Last weekend, 60 Minutes had a story about the high cost of dying in a hospital. One doctor said that 30% of procedures and tests performed during a patient’s last couple of months were unnecessary. They are paid for with little question by MediCare and the doctors ordering them are mostly doing so just to cover themselves in case of lawsuit. The story included a couple of patients who were shown in the hospital: One man in his sixties was extremely ill and he wanted a liver and kidney transplant. Another woman was in a coma, hooked up to a lot of machines that were keeping her alive indefinitely. At the end of the piece, the narrator said that both of these patients had died.
The story touched a nerve with me because of the experience I had a couple years ago with my mother’s death. My mother was 92 and had experienced four or five heart attacks, beginning in her 80s. In spring of 2006, she had another heart attack, went to the hospital, then spent a many weeks in a rehab, which sent her into a deep depression. Her independent living facility refused to take her back, insisting she go to assisted living. She was extremely upset about this but we moved her. Within a week of moving into the assisted living apartment, she then had another series of problems, went back to the hospital and then for another long stretch in rehab. We then had to move her again into a nursing home. Again, within a couple weeks, she was back in the hospital — most of her systems failing. We met with hospice people and decided to move her to hospice and switch to palliative care. That meant she’d no longer take the 20 or 30 pills a day she’d been taking and she wouldn’t be on any machines.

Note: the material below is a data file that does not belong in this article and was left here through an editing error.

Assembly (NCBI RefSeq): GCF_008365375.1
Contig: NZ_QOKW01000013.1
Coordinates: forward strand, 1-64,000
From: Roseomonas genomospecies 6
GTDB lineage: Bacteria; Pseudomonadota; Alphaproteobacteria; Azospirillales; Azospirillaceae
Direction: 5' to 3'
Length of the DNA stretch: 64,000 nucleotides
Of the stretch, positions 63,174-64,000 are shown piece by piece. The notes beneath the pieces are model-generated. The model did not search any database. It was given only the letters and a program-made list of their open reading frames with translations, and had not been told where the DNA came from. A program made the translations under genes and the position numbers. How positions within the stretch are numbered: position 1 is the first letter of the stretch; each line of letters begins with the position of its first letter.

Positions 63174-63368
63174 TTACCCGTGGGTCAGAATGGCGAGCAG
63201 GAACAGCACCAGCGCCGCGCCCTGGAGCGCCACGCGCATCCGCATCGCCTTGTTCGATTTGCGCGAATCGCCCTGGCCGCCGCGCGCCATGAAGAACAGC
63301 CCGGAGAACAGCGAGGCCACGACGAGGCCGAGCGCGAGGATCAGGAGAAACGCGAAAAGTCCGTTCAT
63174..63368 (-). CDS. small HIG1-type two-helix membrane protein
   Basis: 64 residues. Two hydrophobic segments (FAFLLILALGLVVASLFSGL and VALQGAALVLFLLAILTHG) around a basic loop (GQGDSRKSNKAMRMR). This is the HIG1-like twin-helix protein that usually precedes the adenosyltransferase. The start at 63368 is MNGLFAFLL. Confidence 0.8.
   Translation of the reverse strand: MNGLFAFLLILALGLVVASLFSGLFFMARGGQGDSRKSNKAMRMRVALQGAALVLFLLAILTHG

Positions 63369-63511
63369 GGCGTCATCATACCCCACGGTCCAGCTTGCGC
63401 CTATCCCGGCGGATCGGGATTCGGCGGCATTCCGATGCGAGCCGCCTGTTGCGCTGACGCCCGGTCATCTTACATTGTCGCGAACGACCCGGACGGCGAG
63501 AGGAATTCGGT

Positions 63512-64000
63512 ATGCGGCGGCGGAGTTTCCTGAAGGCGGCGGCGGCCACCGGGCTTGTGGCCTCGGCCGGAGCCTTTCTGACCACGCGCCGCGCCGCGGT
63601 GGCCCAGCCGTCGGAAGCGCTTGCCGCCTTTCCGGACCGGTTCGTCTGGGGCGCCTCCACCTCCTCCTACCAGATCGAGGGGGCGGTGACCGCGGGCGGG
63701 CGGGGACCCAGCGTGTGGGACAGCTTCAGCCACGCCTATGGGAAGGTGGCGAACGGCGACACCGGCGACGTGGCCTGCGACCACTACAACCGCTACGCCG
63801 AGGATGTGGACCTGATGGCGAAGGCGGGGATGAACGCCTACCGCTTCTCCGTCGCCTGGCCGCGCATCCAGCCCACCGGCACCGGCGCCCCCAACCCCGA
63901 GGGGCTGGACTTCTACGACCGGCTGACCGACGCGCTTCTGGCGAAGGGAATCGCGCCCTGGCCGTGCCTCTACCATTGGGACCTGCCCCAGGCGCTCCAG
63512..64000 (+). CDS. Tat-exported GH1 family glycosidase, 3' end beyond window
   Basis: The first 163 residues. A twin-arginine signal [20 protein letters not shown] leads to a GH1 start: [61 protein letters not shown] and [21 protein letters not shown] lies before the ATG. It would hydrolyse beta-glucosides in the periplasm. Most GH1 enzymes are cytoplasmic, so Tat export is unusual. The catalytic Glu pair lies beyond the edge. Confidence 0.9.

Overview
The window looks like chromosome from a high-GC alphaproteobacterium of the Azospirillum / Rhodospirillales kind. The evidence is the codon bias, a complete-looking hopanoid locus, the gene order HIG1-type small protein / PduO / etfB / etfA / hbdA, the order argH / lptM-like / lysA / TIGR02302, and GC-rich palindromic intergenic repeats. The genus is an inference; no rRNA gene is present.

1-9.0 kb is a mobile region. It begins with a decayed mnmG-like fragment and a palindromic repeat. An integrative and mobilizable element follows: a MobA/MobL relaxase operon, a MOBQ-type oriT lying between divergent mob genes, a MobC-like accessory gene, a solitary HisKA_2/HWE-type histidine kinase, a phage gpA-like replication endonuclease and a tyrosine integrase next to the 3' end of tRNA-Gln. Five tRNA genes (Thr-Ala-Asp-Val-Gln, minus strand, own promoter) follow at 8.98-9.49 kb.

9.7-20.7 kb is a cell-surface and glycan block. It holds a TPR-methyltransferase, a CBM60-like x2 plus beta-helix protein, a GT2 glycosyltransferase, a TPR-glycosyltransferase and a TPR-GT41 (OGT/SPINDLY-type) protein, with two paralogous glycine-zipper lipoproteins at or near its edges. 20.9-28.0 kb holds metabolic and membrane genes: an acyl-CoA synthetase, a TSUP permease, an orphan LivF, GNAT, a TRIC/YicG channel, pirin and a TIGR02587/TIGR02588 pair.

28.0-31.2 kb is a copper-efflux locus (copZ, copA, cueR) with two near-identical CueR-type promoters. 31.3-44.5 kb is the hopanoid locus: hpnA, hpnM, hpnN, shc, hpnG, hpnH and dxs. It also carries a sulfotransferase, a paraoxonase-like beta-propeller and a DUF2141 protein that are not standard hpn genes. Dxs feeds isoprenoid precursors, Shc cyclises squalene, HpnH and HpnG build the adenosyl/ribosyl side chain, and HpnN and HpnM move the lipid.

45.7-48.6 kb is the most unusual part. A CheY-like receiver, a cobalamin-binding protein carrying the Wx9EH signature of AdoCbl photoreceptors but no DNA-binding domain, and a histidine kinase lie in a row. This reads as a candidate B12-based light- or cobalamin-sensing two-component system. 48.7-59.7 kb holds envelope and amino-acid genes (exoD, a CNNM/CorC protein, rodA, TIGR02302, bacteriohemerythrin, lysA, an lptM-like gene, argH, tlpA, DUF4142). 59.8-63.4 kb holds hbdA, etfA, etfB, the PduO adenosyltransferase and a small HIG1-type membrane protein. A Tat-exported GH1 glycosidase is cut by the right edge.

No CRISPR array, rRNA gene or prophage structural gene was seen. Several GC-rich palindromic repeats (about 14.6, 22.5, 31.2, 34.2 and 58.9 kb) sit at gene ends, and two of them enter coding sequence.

That weekend, she went into a coma and we were told by people at the hospital to prepare ourselves for her death. Then the doctor gave her some anti-biotics and she woke up. When I went in to see her, the doctor was there, very proud of himself that he had gotten her to wake up. Meanwhile, my mother was in a living nightmare. The only things she said to me was, “How do I get out of this nightmare?” She was convinced that the nurses were trying to poison her and she refused to eat. To my amazement, the doctor then ordered a CAT scan for her, which meant they’d be dragging her down to the lab and so on. I almost choked. I questioned the need for this CAT scan (thinking, gee, do you think it’ll show that her heart is bad????). He did not respond well to being questioned and my mother was hauled downstairs for a CAT scan, which costs thousands of dollars.
Later, I had a phone conversation with this doctor and I told him we wanted to move my mother to hospice anyway. I don’t remember his exact words, but he implied that I didn’t care about my mother and just wanted her to die. We waited one more day — during which my mother was increasingly afraid and incoherent — and then we finally unplugged her from the machines, threw away the drugs and moved her to hospice.
I can hardly describe the relief I felt at the hospice. They dressed her in regular clothes instead of a hospital gown. The nurses there were completely different — I remember watching them get her settled in the bed and crying at the gentle way they handled her. Instead of Patient X, she was a human being again. Two days later, she died quietly in her sleep.
My mother was no longer cognizant by the time she got to hospice, but for the rest of us, getting her out of that hospital room and letting her die like a person (sans machines) was an enormous relief. I still deeply resent that doctor and the things he implied when I questioned his efforts to keep testing and keep drugging and keep her alive — without any regard to the quality of those extra hours he gained for her.
The moral of my story has to do with a certain mentality we suffer from in in our culture — that when your time has come, we must — to quote Dylan Thomas — “Do not go gentle into that good night. Rage, rage against the dying of the light.”
With all due respect to Mr. Thomas, an admittedly a brilliant poet, we have institutionalized this sentiment. We have the technology now to keep people alive indefinitely, to wake up the dead, to prolong the agony of the death process. Aside from the enormous cost of this, which is the real villain bankrupting our country, what is the point of buying a few more hours or days, or mindless months? When I contemplate my own death, I do not want to die in a hospital, costing hundreds of thousands, and listening to the tick and whir of machines. If at all possible, I intend to slink out into the woods somewhere with a .38 and take care of it myself.